Baranski's Play of 'Sunshine'

Shira Lazar blog image
CBS
Actress Christine Baranski, an Emmy and two-time Tony winner, has built a lengthy and versatile career in both stage and screen. She currently costars as newspaper reporter Mary Sunshine in this year's leading Oscar contender "Chicago."

In the theatrical versions of "Chicago," a man in drag plays reporter Sunshine, Baranski says, adding, ""I thought, am I supposed to be a woman playing a man playing a woman? I've been character acting, but oh, no."

But director Rob Marshall had other ideas; he wanted the character to be a woman.

"He wanted her to be rather like a Roz Russell, you know, in the press room," Baranski says. "And I thought,'Well, what a great opportunity.' We have so many famous female journalists like a Mary Sunshine that people can relate to, namely Liz Smith comes to mind, Barbara Walters, Diane Sawyer, those women who give those sympathetic interviews, and draw the person out."

Baranski says her character needed to have a strong presence because she is the only person of the press who speaks in the movie.

"So she's dressed rather glamorously, and she's a star in her own right," she says noting her character knows lawyer Billy Flynn (Richard Gere) is using her, but she is using him too, "and I think that is the relationship."

The film has done well, over $100 million in ticket sales and though Baranski says she didn't think it would do as well at the box office, she says she knew it was quite special.

"The first time I saw the whole product, I was just sitting all by myself in this (screening) room, and I left just shaken, because I thought, it's so much better than I even dreamed it would be."

About Christine Baranski:

  • Born in Buffalo, N.Y., May 2, 1952
  • Attended The Juilliard School in New York, New York. Majored in drama (BA 1974).
  • In 1980, made Broadway debut in "Hide and Seek"; had supporting role in the landmark CBS TV drama "Playing for Time"
  • In 1982, did her feature film debut in "Soup for One"
  • In 1984, appeared in workshop version of "Sunday in the Park with George" alongside Mandy Patinkin, Bernadette Peters and Kelsey Grammer. And she first garnered attention as a meter maid in Louis Malle's comedy "Crackers"
  • From 1984 to 1985, she co-starred with Jeremy Irons and Glenn Close on Broadway in Tom Stoppard's comedy "The Real Thing," directed by Mike Nichols; received first Tony Award
  • In 1985, replaced Judith Ivey on the Broadway stage in the acclaimed production of David Rabe's play, "Hurlyburly"
  • From 1986 to 1987, she played Bunny Flingus (replacing Stockard Channing) in the acclaimed Broadway revival of John Guare's comedy-drama, "The House of Blue Leaves;" repeated role in TV version
  • From 1988 to 1989, she co-starred on Broadway in the Neil Simon comedy "Rumors;" picked up second Tony Award
  • In 1990, portrayed Andrea Reynolds opposite Irons' Claus von Bulow and Close's Sunny von Bulow in "Reversal of Fortune"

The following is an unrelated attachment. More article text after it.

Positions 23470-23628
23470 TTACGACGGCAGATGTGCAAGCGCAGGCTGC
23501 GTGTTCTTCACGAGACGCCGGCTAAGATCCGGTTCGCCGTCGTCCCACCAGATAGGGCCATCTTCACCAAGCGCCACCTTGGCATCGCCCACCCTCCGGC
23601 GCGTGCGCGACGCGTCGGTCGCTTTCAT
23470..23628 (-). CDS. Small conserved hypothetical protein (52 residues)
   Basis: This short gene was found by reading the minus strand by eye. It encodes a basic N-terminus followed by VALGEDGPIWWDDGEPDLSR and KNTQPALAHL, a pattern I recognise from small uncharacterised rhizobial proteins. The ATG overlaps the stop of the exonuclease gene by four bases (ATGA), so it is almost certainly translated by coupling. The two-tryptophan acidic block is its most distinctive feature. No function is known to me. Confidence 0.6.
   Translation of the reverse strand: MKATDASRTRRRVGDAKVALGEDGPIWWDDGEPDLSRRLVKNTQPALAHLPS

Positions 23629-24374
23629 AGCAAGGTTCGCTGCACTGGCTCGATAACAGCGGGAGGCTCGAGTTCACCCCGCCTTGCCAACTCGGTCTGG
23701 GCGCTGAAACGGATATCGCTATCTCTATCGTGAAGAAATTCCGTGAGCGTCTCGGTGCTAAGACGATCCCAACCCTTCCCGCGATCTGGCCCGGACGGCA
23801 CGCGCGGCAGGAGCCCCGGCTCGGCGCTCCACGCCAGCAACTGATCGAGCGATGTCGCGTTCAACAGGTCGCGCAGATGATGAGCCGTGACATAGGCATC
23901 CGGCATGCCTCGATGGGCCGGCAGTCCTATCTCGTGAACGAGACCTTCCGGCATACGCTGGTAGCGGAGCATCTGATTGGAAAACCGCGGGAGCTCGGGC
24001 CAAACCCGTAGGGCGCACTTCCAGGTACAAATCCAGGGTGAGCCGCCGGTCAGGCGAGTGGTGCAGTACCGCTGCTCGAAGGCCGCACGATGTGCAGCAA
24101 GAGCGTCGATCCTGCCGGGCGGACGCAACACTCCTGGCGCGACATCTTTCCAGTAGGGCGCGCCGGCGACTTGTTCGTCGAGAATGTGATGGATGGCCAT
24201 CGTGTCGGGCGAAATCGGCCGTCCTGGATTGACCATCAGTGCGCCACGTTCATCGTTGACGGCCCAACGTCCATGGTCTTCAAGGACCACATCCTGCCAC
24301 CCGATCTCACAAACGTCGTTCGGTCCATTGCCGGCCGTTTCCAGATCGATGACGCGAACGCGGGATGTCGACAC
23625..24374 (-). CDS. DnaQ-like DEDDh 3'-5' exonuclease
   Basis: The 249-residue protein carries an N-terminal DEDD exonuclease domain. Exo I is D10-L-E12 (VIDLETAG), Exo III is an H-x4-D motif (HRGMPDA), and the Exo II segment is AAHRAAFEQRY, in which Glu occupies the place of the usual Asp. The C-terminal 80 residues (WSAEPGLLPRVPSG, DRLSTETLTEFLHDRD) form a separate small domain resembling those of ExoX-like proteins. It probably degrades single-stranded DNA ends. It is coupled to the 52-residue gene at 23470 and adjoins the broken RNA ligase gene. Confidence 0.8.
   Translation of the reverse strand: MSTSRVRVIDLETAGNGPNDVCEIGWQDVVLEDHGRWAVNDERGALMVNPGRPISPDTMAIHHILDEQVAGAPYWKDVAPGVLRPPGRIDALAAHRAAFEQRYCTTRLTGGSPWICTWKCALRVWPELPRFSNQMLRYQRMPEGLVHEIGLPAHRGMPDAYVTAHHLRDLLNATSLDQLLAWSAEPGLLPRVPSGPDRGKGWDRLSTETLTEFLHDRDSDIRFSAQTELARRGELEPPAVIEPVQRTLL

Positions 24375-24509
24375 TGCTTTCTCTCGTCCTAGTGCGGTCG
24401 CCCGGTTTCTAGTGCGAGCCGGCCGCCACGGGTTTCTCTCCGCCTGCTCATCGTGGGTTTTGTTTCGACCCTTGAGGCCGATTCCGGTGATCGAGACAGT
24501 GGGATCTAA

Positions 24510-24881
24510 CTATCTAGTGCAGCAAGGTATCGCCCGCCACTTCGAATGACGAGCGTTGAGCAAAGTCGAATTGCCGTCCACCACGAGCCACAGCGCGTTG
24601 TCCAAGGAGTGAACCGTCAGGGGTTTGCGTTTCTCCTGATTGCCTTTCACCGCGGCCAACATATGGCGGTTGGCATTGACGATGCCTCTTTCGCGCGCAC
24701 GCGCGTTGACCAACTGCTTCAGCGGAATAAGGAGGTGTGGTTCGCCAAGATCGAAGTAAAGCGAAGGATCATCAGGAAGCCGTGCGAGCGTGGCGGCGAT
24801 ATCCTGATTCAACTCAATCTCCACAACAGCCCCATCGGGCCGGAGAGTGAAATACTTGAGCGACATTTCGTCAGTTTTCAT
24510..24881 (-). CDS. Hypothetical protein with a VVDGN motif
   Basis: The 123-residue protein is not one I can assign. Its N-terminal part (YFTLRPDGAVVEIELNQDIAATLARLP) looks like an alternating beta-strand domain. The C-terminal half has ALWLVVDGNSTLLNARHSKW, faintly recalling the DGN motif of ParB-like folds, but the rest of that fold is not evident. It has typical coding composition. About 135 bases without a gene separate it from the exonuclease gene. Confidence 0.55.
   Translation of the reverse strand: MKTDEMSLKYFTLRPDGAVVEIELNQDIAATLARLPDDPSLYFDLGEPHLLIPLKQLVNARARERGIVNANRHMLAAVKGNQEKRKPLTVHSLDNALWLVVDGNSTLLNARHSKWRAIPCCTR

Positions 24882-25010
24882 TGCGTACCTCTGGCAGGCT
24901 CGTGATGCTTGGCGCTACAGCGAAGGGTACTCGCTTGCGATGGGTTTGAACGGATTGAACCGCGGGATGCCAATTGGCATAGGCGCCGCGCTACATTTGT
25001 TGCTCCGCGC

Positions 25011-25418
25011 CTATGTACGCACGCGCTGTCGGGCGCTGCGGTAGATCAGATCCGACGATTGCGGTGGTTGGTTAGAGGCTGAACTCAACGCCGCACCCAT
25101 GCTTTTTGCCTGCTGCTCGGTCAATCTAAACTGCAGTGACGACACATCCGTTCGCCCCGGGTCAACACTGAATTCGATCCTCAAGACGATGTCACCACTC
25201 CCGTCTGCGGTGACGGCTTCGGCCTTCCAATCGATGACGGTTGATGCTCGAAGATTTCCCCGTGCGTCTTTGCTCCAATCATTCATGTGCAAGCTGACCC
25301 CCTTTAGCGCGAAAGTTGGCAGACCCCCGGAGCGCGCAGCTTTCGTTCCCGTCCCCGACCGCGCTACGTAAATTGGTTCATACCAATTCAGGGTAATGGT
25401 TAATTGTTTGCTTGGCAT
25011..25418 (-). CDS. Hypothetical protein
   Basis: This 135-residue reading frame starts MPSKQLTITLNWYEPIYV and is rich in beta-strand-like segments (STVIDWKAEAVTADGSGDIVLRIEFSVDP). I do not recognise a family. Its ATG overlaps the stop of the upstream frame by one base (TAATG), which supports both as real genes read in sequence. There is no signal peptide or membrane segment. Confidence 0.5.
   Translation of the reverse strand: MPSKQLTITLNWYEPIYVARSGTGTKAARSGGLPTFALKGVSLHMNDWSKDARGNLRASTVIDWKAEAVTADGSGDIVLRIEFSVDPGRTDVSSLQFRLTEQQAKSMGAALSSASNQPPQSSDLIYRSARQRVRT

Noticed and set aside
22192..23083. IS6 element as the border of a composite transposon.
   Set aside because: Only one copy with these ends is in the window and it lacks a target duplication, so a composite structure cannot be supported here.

• In 1993, offered a strong comic turn as a camp counselor in "Addams Family Values." The following year she delivered another gemlike comic performance as Kevin Spacey's hoity-toity sister-in-law in "The Ref"
  • In 1995-1998, had her TV debut in regular role on a series, "Cybill" (CBS); played the acerbic Maryann Thorpe; won an Emmy Award
  • In 1996, appeared as Robin Williams' ex-wife in "The Birdcage," the Mike Nichols-directed, Elaine May-scripted Americanized version of the French farce "La cage aux folles"
  • In 1997, starred in the Encores presentation of "Promises, Promises" opposite Martin Short at Manhattan's City Center
  • In 1998, played the wife of Warren Beatty's suicidal US Senator in the political comedy "Bulworth;" she had a featured role as a biker chick in "The Odd Couple II"
  • In 1999, made a memorable guest appearance on Grammer's hit NBC sitcom "Frasier"; garnered an Emmy nomination for playing radio host Dr. Nora whose straight-shooting advice is at odds with her off-air personality, a la Dr. Laura Sleschinger. She also played fading diva opposite Steve Martin and Eddie Murphy in the comedy "Bowfinger."
  • From 2000 to 2001, she was executive producer and star of "Welcome to New York," a CBS fall sitcom. The show lasted one season. Had featured role as the title character's childhood sweetheart in "How the Grinch Stole Christmas"
  • In 2002, she played Mrs. Lovett in the Kennedy Center production of "Sweeney Todd"
  • In 2003: Appeared in the Hollywood/Bollywood satire "The Guru"

Awards:
Received OBIE Award for Performance for "A Midsummer Night's Dream" (1982/83).
Received Drama Desk Award for Outstanding Featured Actress in a Play for "The Real Thing" (1984).
Received Tony for Featured Actress in a Play for "The Real Thing" (1984).
Received Tony for Featured Actress in a Play for "Rumors" (1989).
Received Drama Desk Award for Outstanding Featured Actress in a Play for "Lips Together, Teeth Apart" (1992).
Received Emmy for Outstanding Supporting Actress in a Comedy Series for "Cybill" (1994/95).
Received American Comedy Award for Funniest Female Performer in a Supporting Role for "Cybill" (1995).
Received The Actor (Screen Actors Guild Award) for Outstanding Performance by a Female Actor in a Comedy Series for "Cybill" (1995).
Received The Actor for Outstanding Performance by a Cast in a Theatrical Motion Picture for "The Birdcage" (1996).

Nominated this year for the Actor for Outstanding Performance by a Cast in a Theatrical Motion Picture for "Chicago:" Christine Baranski, Taye Diggs, Colm Feore, Richard Gere, Mya Harrison, Lucy Liu, Queen Latifah, John C. Reilly, Dominic West, Renee Zellweger, Catherine Zeta-Jones